CAMDEN, NJ – A pharmaceutical sales rep admitted today that he was conspiring to defraud New Jersey County’s health programs and to engage in money laundering and obstructing justice, US Attorney General Rachael A. Honig said.

Paul Camarda, 39, of Holmdel, New Jersey, pleaded guilty to U.S. District Judge Robert B. Kugler in Camden Federal Court over information alleging a health fraud and obstruction of justice conspiracy and engagement Money laundering.

According to documents filed in this case and statements made in court:

Camarda was a sales representative for a pharmaceutical company. He started a side business called Dynasty Capital LLC to independently commercialize medical products and services for other businesses, including compound prescription drugs for specialty pharmacies. Camarda marketed compound drugs for several pharmacies, including New Jersey and out of state pharmacies, identified in court documents as “Compounding Pharmacy 1”, “Compounding Pharmacy 2”, “Compounding Pharmacy 3” and “Compounding Pharmacy 4”. As part of his agreements with the pharmacies and his conspirators, Camarda received a percentage of the insurance payments he received for prescriptions arranged by him and his staff.

Compound drugs are specialty drugs that are mixed by a pharmacist to meet the specific medical needs of an individual patient. Although compound drugs are not approved by the Food and Drug Administration (FDA), they are properly prescribed when a doctor determines that an FDA-approved drug, such as dye or other ingredient, does not meet a particular patient’s health needs.

Camarda learned that certain local government employees had insurance coverage for these particular compound drugs. A facility identified as a “pharmacist benefits administrator” on court documents provided pharmacy benefits administration services for the Bergen County’s Prescription Benefits Program (BCPBP), which covered certain local government employees, including county jailers. The pharmacy benefits administrator paid prescription drug claims and then billed the BCPBP for the amounts paid.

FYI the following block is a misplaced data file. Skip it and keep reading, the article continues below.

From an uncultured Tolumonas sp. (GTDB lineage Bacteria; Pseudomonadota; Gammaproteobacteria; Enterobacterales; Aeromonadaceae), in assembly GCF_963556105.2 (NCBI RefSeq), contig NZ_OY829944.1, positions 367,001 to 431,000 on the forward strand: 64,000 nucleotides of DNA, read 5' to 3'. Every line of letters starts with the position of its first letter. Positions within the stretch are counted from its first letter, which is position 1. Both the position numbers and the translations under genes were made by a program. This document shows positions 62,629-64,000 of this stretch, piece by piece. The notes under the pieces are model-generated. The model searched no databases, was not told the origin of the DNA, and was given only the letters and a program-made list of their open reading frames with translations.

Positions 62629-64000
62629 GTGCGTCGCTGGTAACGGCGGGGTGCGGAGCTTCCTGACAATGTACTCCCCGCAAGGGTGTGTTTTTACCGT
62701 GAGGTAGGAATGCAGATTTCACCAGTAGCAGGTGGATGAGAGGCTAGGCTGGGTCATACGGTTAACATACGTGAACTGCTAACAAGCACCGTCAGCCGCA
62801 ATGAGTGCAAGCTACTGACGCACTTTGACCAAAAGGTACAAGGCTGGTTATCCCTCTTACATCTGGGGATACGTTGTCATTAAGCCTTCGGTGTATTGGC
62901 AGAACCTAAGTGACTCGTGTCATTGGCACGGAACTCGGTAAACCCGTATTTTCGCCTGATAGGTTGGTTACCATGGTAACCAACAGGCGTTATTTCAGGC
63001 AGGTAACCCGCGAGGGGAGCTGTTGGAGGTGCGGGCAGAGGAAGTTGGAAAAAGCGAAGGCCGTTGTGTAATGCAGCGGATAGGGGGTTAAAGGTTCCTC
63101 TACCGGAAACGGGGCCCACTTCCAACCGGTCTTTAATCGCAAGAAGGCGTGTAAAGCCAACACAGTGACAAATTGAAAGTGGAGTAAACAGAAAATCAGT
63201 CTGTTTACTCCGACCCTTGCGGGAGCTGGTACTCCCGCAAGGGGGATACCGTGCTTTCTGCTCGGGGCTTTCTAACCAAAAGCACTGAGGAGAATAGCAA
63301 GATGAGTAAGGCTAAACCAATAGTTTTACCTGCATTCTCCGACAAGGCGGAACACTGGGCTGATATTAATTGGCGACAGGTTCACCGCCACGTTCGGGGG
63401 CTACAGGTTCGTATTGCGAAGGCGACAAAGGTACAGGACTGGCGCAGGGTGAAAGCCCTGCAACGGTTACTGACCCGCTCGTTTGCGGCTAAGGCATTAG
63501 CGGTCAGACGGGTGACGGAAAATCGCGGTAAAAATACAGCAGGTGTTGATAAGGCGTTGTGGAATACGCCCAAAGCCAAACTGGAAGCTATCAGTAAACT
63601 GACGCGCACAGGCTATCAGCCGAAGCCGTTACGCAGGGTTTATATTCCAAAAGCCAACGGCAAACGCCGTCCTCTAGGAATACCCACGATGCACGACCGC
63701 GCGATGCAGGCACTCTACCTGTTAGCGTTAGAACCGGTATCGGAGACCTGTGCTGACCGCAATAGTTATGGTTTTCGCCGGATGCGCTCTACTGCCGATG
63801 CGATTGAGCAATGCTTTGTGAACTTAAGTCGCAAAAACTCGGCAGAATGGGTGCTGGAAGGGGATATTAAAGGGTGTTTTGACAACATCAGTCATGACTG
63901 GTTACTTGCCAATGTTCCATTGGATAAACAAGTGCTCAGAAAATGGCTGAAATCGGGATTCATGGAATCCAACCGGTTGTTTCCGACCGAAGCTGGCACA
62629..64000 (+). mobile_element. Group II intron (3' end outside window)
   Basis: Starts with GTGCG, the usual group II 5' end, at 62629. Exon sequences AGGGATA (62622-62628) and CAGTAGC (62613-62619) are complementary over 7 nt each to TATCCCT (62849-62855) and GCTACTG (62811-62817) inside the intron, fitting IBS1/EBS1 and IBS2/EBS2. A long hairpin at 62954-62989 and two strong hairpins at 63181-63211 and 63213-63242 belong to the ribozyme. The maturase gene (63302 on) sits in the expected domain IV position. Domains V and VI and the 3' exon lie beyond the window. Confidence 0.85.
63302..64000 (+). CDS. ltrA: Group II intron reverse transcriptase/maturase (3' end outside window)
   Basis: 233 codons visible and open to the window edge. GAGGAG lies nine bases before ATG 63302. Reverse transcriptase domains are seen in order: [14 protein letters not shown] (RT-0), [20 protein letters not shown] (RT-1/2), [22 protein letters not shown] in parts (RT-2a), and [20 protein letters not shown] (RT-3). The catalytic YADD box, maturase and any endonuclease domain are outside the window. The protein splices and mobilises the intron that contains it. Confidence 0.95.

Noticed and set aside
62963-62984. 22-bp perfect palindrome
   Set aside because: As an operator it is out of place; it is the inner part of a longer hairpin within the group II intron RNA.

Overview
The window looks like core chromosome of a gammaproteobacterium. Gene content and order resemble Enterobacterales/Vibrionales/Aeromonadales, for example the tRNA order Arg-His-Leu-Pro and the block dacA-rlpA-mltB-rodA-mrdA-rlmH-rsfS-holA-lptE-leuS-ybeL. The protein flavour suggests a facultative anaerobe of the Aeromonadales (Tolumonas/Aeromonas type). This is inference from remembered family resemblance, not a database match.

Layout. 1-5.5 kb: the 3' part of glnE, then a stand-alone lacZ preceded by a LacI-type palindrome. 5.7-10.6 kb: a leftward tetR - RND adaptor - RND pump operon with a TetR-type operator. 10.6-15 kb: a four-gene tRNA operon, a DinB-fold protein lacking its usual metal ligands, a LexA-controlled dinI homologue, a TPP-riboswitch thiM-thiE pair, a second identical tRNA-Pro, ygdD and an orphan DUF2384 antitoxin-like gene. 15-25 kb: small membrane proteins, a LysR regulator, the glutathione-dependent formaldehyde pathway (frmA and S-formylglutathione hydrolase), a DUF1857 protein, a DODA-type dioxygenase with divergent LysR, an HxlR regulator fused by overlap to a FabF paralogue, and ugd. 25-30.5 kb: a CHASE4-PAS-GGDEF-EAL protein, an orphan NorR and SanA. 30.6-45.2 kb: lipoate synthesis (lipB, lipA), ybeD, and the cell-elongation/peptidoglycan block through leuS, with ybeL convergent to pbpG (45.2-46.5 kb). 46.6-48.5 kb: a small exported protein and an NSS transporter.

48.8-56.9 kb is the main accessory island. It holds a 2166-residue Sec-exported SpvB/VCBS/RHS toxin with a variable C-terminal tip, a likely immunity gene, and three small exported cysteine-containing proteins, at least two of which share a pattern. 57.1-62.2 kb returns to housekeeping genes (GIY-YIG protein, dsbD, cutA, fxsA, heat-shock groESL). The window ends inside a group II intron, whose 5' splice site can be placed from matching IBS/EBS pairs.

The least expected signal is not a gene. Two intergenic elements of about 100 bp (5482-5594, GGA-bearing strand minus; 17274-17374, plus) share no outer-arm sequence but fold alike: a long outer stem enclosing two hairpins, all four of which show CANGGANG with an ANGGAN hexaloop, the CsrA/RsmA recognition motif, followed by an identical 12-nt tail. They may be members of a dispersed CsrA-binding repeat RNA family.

Camarda was a leader and manager of the conspiracy. He and his conspirators discovered that certain compound drugs – including vitamins and pain, scar, antifungal, migraine, and libido creams – reimbursed up to thousands of dollars for a month’s supply. Camarda recruited individuals with BCPBP coverage to fraudulently obtain medically unnecessary compound drugs. He provided the recruits with blank prescription forms and directed them to see an unnamed doctor – referred to as “Person 1” in court documents – to obtain his approval for the compound prescription drugs. The investigation found that all recruits visit Person 1 to get the prescriptions within days, and all Person 1 received prescriptions authorized by Person 1 for the same specialty drugs on the same day or within days. The recruits agreed to receive the very expensive compound drugs, not because they needed them, but because they were paid for by Camarda. Camarda instructed the recruits that the more compound drugs they were given and the more people they recruited to get the drugs, the more money they could make from the conspiracy.